Colour and tone

This week my class were looking at tonal value – how dark or light a feature was – and colour mixing.

This exercise is so much easier if you are using tubes of paint!  We started off with Prussian Blue.  He’s a bit of a big beast, a very intense colour where a very little pigment goes a very long way,  but I was keen to help my students create an intense watercolour.  A dob of paint with very little water added to create  a deep tone  mixes to a creamy consistency, giving a luscious, brooding, greeny blue.  More water gives a mid tone, always remembering to  take the water out of the brush before dipping into the mix so as not to dilute it further.  Pale tones are approached from the opposite direction – a dollop of water with a small amount of pigment  added.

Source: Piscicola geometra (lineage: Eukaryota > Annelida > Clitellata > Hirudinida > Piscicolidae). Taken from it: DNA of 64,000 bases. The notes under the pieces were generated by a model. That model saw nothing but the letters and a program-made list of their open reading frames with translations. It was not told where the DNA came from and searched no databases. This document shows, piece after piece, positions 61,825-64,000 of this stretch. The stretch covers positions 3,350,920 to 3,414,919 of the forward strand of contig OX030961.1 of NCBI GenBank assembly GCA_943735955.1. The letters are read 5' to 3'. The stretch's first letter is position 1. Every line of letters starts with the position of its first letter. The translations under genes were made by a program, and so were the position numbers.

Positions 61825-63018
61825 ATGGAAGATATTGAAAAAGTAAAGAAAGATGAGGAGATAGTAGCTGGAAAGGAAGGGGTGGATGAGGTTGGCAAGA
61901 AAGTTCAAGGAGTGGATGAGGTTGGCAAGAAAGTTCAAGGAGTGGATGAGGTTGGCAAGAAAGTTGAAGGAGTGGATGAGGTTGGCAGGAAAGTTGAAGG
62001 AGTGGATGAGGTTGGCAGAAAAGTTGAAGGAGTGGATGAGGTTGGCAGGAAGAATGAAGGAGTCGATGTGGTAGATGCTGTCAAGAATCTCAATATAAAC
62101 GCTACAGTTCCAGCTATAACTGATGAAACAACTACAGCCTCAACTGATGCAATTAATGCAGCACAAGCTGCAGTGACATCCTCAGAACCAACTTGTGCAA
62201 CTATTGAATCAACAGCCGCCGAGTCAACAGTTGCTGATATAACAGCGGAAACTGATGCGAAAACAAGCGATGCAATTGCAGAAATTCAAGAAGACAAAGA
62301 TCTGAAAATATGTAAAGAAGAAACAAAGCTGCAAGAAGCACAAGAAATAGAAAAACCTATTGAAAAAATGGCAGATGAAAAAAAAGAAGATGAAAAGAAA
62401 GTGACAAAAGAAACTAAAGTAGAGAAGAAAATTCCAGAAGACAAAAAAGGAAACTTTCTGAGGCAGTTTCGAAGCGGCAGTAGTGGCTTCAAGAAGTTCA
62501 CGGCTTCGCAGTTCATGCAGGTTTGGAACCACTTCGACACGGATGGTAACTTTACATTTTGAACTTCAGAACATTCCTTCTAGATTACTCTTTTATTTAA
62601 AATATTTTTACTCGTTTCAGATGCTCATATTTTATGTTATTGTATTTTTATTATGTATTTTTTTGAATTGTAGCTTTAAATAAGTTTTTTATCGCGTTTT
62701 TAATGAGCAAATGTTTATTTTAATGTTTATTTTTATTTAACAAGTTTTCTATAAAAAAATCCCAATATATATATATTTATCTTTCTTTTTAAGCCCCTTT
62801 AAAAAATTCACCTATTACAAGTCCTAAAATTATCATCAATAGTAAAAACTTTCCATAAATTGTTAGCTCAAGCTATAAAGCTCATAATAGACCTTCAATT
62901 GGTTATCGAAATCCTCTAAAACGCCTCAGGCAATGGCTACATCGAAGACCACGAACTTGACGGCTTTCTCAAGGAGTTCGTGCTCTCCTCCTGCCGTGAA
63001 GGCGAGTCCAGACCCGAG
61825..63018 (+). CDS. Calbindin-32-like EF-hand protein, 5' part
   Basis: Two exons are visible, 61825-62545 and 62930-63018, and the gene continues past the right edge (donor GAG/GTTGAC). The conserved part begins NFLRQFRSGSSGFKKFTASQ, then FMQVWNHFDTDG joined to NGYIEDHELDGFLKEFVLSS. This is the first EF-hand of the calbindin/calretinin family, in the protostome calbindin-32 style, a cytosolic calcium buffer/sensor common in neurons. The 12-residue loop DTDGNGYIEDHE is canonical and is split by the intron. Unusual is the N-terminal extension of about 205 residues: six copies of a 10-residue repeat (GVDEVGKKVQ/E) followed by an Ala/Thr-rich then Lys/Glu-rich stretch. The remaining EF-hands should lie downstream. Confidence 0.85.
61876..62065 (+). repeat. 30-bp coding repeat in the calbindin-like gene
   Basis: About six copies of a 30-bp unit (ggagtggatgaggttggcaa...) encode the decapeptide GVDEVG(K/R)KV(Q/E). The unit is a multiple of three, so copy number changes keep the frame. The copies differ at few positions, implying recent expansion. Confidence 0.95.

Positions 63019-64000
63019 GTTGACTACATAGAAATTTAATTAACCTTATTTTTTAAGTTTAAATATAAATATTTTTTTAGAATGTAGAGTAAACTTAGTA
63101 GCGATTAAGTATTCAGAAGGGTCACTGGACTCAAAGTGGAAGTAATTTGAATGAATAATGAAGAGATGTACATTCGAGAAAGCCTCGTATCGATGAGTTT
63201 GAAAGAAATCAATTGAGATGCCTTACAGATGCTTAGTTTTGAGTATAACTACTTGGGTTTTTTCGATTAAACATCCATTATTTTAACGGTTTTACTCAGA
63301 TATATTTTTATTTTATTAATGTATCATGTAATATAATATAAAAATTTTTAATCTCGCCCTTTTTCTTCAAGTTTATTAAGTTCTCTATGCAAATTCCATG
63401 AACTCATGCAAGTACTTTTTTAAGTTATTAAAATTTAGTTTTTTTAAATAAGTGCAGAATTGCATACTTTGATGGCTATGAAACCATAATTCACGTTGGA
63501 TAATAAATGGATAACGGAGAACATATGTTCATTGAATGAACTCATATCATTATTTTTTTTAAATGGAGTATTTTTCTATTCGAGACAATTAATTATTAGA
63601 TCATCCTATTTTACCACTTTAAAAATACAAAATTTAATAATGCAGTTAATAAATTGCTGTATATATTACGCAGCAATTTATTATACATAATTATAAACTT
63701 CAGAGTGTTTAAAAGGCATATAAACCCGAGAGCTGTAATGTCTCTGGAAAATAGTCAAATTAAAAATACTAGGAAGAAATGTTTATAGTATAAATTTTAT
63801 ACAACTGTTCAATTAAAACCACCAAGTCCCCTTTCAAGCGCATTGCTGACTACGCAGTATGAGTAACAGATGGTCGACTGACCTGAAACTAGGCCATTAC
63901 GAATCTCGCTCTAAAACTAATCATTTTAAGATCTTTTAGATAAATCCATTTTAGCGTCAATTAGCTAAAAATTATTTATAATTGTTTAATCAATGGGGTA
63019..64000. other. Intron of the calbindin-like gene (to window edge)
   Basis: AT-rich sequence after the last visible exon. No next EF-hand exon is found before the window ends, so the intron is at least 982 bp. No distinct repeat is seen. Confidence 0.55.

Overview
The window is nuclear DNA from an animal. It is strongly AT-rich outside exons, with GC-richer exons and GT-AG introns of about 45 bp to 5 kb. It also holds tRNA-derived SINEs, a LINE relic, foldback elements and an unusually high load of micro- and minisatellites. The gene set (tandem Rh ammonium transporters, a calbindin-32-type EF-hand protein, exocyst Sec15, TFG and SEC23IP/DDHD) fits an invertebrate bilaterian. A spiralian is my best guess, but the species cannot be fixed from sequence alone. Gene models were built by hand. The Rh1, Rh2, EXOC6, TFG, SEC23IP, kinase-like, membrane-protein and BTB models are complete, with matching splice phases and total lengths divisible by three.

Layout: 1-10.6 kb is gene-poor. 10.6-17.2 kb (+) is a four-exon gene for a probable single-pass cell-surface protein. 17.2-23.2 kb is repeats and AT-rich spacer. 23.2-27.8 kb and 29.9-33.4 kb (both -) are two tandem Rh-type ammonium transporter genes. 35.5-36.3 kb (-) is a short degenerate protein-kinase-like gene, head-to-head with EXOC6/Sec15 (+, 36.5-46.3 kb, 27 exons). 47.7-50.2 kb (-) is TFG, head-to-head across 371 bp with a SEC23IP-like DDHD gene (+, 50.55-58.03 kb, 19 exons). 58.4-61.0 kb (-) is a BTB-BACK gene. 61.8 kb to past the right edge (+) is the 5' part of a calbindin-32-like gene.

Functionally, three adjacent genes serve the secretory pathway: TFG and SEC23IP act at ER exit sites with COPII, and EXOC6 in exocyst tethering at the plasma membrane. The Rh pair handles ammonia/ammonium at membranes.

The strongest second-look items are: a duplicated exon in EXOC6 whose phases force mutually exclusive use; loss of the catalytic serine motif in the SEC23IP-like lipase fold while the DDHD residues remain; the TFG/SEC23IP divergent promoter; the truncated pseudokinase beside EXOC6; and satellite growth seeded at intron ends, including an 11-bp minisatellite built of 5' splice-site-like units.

In this set of three, we looked at Permanent Rose and Aureolin the same way, then we mixed them variously, creating scarlet, oranges, greens, violets, browns, and blacks.

Then we looked at Ultramarine Blue,  Indian Yellow and Quinacridone Red in the same way, creating different reds, oranges, greens etc.

Finally we tried the Siennas, Burnt and Raw, with both blues to achieve intense but different blacks and greys.

Next week, we will be using one of these sets to paint people in a cityscape or landscape.  Here is my source.

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